“Did you want a drink before you go?” he asked.
“Sure.” I followed him into the bar area.
“What would you like?” He went behind the bar.
“Whatever you’re having.”
He poured two short whiskeys, straight up, no ice, no water. I felt my scalp prickle. Scottish descent notwithstanding, he didn’t drink whiskey unless he wanted to get drunk. His mounting unhappiness was a tangible thing, and I had no idea what to say or do.
John handed me one of the short tumblers. “¡Arriba.” He touched the rim of his glass to mine.
“Abajo,” I said, and we touched the weighted bases.
“Al centro.” We clicked the glasses against each other.
I said, “Adentro.”
“What happened to abracadabra?” John asked after a second swallow.
“Hm? Oh. I got the feeling you don’t like it.”
He was silent for a moment, and then he said, “I didn’t mind when I thought you were being ironic. Now that I know you’re serious, it’s less amusing.”
I surprised us both by laughing. “Despite what you may think, I’m not a junior magician. I can’t say I was being ironic with the abracadabra, but I did think I was being funny. Apparently not.”
His lip curled. “Sorry. I seem to be losing my sense of humor.”
I put my glass down. “Look, if you want to talk, let’s talk. I’ll cancel dinner. Maybe I should anyway.”
“The obvious. Do you really still want to get married?”
When he didn’t answer at once, my heart seemed to stop too.
“Do you?” John asked finally.
Not the answer I’d hoped for. In fact, it took me a second or two to get command of my voice.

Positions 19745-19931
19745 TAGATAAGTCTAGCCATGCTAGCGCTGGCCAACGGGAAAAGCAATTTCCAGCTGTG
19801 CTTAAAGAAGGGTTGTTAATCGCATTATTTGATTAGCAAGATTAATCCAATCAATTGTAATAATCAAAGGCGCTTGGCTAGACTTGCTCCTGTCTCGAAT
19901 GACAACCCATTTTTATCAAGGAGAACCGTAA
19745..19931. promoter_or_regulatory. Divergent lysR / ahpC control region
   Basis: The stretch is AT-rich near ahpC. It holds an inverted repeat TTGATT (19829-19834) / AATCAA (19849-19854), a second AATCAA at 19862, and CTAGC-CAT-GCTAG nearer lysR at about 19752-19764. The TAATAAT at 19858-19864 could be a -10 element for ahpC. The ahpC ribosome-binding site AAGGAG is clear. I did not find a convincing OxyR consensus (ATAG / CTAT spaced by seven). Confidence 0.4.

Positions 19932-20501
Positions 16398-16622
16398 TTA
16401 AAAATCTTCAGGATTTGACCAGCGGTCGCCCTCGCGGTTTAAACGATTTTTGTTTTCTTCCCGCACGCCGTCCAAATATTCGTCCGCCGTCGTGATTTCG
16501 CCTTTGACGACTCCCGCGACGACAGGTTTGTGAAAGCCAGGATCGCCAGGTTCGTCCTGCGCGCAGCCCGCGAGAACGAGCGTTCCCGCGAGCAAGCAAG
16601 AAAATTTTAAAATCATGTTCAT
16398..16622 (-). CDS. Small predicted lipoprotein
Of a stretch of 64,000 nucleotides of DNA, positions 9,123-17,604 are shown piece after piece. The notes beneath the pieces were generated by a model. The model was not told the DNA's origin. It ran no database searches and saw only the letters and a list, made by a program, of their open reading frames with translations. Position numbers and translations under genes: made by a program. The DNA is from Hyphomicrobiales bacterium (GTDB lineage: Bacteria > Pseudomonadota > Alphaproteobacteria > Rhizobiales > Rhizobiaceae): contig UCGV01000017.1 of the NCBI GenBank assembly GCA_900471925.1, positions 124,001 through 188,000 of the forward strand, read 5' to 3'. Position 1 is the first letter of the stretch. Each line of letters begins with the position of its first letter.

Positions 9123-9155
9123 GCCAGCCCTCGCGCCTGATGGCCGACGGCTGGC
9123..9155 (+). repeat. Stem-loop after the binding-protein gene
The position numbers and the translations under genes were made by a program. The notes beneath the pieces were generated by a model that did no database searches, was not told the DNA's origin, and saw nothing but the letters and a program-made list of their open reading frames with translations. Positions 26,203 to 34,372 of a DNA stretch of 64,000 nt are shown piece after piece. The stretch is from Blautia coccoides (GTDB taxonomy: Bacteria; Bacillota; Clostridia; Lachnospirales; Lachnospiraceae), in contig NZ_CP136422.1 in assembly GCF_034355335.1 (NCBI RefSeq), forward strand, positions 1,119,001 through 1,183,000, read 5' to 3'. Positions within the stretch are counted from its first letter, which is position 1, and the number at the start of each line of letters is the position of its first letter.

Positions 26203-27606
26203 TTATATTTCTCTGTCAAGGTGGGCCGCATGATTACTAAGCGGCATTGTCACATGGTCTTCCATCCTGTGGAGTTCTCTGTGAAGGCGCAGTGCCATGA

“I’m the one suspected of murder. Not you.”
“That’s not an answer.”
I said huskily, “I haven’t changed my mind about you, John. About us. I never will.”
“I haven’t changed my mind either.” The words were right. The tone…a little flat. Like leftover champagne. Like a hangover pill the morning after.
After a moment, I said, “So then…full speed ahead?”
“It seems so.”
I nodded. I was not remotely reassured—and it didn’t seem to me that he was either.
We sipped our drinks. He glanced at the clock. “When are you leaving?”
Was he in a hurry to get rid of me so he could finally relax? That’s how it felt.
“Andi’s picking me up at seven.”
He nodded curtly.
I couldn’t leave it like this. Obviously things were not okay between us.
I said abruptly, “Can I ask you something?”
“Why didn’t you ever tell me that you went to Andi when you were trying to find me after the auction at Bonhams?”
He shrugged. “What would there be to say? We both know your friends and family detest me. I assumed she told you.”
“Detest is pretty strong.”
“Also pretty accurate.”
Yes. Also pretty accurate. I said, “It’s the same on your side. With the exception of Jinx, I don’t think your friends or family approve of our marriage.”
“I don’t give a damn what anyone thinks.”
“Neither do I, but I care what you think, and it’s pretty obvious to me that you’re having second thoughts.”
He didn’t deny it.
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